We finally got a chance to get a pregnant woman in the office to check out the Voluson i... GE's portable 4D machine. I had to see how the imaging was on live patients and if it's as good as the large console units. I posted portions of a video of the scan on the GPS Medical Website.
First off, when you see this unit you can't help but wonder if something so small can be any good. You can see here that I've taken pictures of the Voluson i sitting next to my business laptop and also sitting on top of the monitor of a BT05 Voluson 730 Pro. You can see that this system is small.
When we tested this unit on our baby phantom, it was hard to what the true 4D image quality would be. So we brought a friend in to see how the system would do. She was 37 weeks pregnant, so we were a bit nervous to see what would come of it. The baby's face was also in the placenta for much of the scan, but we were able to get some good shots as you can see from the images here on this page. We also have the Voluson i video at our website.
In the video, you'll hear us talking and you'll hear the baby's big brother talking. It's hard to tell from these shots, but the baby would react when the boy would talk to her. It made for an awfully great moment.
Regarding the system, we found that the 2D image quality was much like the GE Logiq e, with which we were also very impressed. This image was very similar and had surprisingly good penetration for such a small machine. In 4D, however, the our initial experience showed that image quality wasn't quite up to par with even the oldest version of the Voluson 730. We didn't think this could be right, so we started making adjustments and tweaked our way to some solid image quality in 4D for "babyface" type images. And this wasn't a simple threshold/gain/mix adjustment. We needed to get into some deeper settings to really show improvements over the factory defaults. But this thing does good 4D for those of you who are looking to add 4D to your practice. I didn't take any shots of the 2D, but believe me that it's impressive. The quality is better than you would find on anything up to BT04 in the Voluson line (although I haven't had a large patient to really test this unit on so I can't truly speak to its penetration in 2D). I was as impressed with this as I was with the Logiqe. It's amazing how much this has become software-driven and not hardware-driven... we're seeing technology from a 400lb machine compete with with an 11lb machine. It's crazy. Please email me if you have questions or would like to see something specific that I'm not covering here.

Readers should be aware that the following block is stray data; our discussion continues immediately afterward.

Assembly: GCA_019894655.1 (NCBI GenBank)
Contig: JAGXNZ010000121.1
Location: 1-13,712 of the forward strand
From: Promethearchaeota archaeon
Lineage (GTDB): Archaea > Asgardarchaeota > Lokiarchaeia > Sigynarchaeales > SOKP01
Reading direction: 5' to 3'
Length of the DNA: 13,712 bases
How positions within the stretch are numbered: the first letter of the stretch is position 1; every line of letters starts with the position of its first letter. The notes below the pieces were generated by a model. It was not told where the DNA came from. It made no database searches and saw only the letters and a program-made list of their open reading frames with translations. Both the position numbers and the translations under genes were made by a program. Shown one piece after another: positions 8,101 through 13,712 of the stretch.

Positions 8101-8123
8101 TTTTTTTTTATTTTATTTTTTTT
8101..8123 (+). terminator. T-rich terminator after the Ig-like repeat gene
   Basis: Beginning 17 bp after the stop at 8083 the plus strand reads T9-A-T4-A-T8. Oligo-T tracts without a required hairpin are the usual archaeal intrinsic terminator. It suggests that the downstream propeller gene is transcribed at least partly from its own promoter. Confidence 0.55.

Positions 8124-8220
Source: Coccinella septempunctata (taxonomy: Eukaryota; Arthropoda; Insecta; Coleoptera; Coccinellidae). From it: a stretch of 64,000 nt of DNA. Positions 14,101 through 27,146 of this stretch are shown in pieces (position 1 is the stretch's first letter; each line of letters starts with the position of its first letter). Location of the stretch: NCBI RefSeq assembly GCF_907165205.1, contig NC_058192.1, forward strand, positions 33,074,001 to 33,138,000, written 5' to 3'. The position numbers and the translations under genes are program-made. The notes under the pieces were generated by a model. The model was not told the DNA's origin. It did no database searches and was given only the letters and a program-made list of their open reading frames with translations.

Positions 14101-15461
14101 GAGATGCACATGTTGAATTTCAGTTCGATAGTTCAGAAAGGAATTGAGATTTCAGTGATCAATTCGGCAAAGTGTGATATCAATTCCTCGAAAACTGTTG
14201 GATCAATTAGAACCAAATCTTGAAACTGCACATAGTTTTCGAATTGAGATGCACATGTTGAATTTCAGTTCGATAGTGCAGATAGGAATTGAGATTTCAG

Moving on to the console, I'm fairly disappointed that they didn't make this more truly laptop-like in its connections. It has some standard outputs, but connecting this to a DVD/RW was not as easy as you'd hope. Available connectors include one VGA out, an RGB Connection for a color printer that must be from another planet. You'll need a video converter if you want to connect this to a DVD-Recorder or VCR. Who wants to haul all that around? We were able to connect the machine to extermal S-Video Connections, VGA, a DVD-R, and DVD-Recorder successfully and simultaneously, but it takes a bit of work and research. Plus, when attaching the CD/DVD writer via the USB, the machine gave us some fits, but we eventually got it worked out. Yes, the setup on these is difficult, but once you know what to do and the specific things to purchase, it's not too bad.
What's really cool, though, is the USB connectors. You can connect to a bluetooth printer, usb printer, and I transferred files to my USB memory stick in seconds. It was very cool. So if you have two offices, you can just purchase two different USB or Bluetooth printers and not have to carry the printers with you.
The keyboard is about as good as it can get without making it overly complicated. Plus, it's backlit, making its sometimes-hard-to-read keys just a bit easier. They don't have much real estate to fit in all the controls and still make it user-friendly. So I guess there's not much to critique here, but it definitely takes some getting used-to. There are many functions for many different buttons (some inconsistencies with them, as well) and it's not as intuitive as they've done in the past. I thought I could figure most of it out on my own, but I ended up spending an hour or so with the manual to find all those things that seemed to be hiding while I was doing the scan. Lesson: get apps training on this one... for presets and for the hidden stuff.
The bottom line: this thing is really incredible. Yes, it has its drawbacks... but look at the size of it. I'd have to say GE got it right again on the so-called "HCU" or Hand Carried Units (I don't know how a laptop is truly hand-carried, but whatever). There's obviously room for improvement here, but the price, performance, and flexibility of this unit is pretty darn awesome. These things are impossible to find on the used market... ours was sold within a day of receipt. They're hip and hot right now. However, if I were in an office setting and this unit didn't need to move much, a large console is easier on the RSI factor, it's more flexible, easier to use, and a bit more powerful. All that said, if a machine needs to move between rooms or offices, you couldn't beat this unit if you are even considering 4D capabilities. You're not sacrificing much for the convenience.